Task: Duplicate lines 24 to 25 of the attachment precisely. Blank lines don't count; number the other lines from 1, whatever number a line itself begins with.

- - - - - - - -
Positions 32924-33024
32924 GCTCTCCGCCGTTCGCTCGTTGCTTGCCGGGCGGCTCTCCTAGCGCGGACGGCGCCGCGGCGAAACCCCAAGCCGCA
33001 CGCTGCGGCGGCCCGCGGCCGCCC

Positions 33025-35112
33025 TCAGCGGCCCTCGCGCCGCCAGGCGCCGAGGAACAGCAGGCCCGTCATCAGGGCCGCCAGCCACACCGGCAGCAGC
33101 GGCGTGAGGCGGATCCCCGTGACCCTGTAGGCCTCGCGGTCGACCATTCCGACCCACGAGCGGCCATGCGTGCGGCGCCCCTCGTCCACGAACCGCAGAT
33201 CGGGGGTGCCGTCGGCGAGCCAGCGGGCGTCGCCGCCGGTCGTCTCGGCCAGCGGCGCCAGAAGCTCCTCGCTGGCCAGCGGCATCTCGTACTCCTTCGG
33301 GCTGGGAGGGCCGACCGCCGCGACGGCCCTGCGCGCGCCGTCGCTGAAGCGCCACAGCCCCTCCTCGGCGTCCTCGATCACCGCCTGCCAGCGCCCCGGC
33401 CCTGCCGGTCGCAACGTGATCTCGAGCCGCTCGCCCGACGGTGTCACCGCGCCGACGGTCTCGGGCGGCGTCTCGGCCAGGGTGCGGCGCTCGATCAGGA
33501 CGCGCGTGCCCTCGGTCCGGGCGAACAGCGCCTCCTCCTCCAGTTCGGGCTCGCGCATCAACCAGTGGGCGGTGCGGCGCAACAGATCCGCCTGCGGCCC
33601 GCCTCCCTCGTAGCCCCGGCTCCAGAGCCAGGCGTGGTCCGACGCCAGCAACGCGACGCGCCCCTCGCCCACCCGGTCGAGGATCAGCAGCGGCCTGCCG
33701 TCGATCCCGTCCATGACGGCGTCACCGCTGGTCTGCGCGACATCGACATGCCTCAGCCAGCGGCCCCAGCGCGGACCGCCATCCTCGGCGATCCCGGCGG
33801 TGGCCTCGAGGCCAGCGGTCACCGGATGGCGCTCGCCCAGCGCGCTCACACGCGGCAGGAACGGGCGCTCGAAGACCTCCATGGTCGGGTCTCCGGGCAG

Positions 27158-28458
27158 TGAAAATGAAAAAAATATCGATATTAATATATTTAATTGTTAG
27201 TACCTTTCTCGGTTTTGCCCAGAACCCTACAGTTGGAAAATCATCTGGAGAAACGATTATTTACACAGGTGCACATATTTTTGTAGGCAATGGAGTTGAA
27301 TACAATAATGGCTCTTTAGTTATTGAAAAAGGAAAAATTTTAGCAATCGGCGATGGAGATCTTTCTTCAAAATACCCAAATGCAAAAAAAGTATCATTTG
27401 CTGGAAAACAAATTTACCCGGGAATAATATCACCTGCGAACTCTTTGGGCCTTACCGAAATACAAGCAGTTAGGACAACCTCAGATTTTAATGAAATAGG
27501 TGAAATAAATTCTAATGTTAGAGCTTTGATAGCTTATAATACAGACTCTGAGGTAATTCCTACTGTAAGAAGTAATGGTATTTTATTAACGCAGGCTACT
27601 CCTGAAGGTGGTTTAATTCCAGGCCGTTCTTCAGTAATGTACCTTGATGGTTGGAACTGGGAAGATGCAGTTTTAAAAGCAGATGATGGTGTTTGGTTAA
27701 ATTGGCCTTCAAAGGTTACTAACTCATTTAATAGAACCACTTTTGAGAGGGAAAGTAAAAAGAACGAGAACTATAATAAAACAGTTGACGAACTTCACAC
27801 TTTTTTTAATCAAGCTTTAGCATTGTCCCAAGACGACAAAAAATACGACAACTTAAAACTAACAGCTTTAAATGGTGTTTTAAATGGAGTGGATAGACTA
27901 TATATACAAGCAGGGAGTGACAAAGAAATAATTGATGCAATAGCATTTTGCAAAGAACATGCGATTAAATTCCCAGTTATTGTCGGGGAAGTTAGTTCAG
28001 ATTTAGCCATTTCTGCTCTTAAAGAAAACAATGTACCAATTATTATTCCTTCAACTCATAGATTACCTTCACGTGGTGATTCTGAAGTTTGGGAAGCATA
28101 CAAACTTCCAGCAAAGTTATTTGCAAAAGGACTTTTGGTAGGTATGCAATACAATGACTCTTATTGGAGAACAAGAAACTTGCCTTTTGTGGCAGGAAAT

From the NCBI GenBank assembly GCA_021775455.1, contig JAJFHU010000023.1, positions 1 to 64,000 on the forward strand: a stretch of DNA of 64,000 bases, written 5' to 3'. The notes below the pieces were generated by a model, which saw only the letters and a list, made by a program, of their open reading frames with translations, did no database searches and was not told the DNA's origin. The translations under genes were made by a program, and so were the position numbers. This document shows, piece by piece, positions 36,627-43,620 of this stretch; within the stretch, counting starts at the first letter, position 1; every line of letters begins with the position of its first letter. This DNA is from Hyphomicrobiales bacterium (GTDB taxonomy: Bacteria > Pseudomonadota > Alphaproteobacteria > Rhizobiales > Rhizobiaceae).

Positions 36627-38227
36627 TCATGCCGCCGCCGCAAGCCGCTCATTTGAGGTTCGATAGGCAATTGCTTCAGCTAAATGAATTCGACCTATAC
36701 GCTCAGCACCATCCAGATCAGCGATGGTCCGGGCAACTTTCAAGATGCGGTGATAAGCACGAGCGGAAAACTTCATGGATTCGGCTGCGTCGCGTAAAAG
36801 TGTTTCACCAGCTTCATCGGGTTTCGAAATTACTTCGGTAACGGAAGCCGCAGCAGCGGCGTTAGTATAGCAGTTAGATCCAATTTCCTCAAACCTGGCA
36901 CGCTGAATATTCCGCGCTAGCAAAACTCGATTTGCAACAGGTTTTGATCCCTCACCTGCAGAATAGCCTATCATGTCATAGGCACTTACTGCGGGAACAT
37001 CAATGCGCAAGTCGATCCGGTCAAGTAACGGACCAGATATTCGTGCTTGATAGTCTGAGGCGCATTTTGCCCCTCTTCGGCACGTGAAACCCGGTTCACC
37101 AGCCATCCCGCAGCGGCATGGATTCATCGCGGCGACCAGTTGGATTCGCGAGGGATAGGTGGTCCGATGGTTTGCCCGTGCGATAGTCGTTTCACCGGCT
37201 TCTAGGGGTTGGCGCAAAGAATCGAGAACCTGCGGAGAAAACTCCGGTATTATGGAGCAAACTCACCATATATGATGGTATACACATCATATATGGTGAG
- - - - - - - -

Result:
28001 ATTTAGCCATTTCTGCTCTTAAAGAAAACAATGTACCAATTATTATTCCTTCAACTCATAGATTACCTTCACGTGGTGATTCTGAAGTTTGGGAAGCATA
28101 CAAACTTCCAGCAAAGTTATTTGCAAAAGGACTTTTGGTAGGTATGCAATACAATGACTCTTATTGGAGAACAAGAAACTTGCCTTTTGTGGCAGGAAAT